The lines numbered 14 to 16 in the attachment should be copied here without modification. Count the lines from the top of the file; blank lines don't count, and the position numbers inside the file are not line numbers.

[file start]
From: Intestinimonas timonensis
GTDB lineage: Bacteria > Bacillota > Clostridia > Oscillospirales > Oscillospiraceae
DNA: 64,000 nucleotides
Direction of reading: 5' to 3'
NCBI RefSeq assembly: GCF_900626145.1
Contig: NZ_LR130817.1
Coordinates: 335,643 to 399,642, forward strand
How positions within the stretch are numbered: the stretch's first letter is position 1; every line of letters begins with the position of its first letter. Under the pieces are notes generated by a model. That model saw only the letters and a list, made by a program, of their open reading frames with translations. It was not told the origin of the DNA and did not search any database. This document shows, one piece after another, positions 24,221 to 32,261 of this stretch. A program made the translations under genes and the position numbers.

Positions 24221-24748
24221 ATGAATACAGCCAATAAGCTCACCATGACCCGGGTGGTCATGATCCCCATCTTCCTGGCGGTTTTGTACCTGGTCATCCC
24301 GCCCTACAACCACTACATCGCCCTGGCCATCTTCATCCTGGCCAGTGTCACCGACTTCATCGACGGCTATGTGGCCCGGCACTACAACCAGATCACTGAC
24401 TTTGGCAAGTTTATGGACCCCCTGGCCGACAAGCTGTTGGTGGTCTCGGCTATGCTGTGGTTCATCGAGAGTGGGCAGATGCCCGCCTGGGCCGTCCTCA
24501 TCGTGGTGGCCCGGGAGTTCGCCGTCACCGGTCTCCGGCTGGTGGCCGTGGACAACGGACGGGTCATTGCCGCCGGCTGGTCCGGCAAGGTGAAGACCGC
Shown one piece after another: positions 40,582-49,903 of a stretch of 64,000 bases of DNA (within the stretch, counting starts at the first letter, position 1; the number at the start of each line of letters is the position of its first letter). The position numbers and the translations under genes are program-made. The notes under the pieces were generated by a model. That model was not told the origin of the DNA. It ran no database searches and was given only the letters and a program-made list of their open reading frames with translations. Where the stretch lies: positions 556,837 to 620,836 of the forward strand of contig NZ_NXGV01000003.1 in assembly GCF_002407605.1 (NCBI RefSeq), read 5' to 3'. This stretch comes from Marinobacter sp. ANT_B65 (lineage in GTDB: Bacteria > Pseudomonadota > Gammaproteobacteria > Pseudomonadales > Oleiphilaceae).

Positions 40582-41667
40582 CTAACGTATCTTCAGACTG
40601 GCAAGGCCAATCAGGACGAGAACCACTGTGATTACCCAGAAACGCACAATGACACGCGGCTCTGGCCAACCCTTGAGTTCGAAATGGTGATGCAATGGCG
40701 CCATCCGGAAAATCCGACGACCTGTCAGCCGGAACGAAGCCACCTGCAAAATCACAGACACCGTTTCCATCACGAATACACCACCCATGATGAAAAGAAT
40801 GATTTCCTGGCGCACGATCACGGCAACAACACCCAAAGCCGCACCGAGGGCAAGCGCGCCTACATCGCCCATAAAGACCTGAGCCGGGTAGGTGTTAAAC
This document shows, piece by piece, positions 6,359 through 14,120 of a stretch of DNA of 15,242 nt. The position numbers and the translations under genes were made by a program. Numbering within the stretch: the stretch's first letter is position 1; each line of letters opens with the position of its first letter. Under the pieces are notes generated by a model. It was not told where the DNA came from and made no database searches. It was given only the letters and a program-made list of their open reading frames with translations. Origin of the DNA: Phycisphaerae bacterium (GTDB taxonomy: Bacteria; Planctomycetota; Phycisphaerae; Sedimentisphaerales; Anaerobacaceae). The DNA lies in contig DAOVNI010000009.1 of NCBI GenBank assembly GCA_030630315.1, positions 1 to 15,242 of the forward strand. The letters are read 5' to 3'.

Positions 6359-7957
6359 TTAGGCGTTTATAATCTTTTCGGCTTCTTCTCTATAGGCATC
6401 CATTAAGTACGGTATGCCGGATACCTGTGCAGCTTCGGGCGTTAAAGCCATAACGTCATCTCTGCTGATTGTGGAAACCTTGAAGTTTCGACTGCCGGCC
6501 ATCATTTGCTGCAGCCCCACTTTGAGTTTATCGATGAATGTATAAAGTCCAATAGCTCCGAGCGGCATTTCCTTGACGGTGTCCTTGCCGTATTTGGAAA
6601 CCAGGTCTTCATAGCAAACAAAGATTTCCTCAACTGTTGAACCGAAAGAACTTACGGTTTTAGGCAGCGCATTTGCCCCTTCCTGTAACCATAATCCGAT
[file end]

Shown one piece after another: positions 40,582-49,903 of a stretch of 64,000 bases of DNA (within the stretch, counting starts at the first letter, position 1; the number at the start of each line of letters is the position of its first letter). The position numbers and the translations under genes are program-made. The notes under the pieces were generated by a model. That model was not told the origin of the DNA. It ran no database searches and was given only the letters and a program-made list of their open reading frames with translations. Where the stretch lies: positions 556,837 to 620,836 of the forward strand of contig NZ_NXGV01000003.1 in assembly GCF_002407605.1 (NCBI RefSeq), read 5' to 3'. This stretch comes from Marinobacter sp. ANT_B65 (lineage in GTDB: Bacteria > Pseudomonadota > Gammaproteobacteria > Pseudomonadales > Oleiphilaceae).

Positions 40582-41667
40582 CTAACGTATCTTCAGACTG